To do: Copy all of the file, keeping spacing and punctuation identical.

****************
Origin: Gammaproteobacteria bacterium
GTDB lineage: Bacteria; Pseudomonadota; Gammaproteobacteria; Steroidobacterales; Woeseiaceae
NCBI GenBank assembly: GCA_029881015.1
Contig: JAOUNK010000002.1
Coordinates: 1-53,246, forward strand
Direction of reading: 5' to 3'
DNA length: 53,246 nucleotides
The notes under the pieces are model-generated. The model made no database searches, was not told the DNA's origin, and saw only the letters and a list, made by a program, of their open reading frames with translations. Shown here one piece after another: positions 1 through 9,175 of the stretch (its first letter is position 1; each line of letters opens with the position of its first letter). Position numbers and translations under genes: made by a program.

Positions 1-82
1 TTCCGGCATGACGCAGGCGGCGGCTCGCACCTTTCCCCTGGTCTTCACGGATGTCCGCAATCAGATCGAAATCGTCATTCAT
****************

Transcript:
Origin: Gammaproteobacteria bacterium
GTDB lineage: Bacteria; Pseudomonadota; Gammaproteobacteria; Steroidobacterales; Woeseiaceae
NCBI GenBank assembly: GCA_029881015.1
Contig: JAOUNK010000002.1
Coordinates: 1-53,246, forward strand
Direction of reading: 5' to 3'
DNA length: 53,246 nucleotides
The notes under the pieces are model-generated. The model made no database searches, was not told the DNA's origin, and saw only the letters and a list, made by a program, of their open reading frames with translations. Shown here one piece after another: positions 1 through 9,175 of the stretch (its first letter is position 1; each line of letters opens with the position of its first letter). Position numbers and translations under genes: made by a program.

Positions 1-82
1 TTCCGGCATGACGCAGGCGGCGGCTCGCACCTTTCCCCTGGTCTTCACGGATGTCCGCAATCAGATCGAAATCGTCATTCAT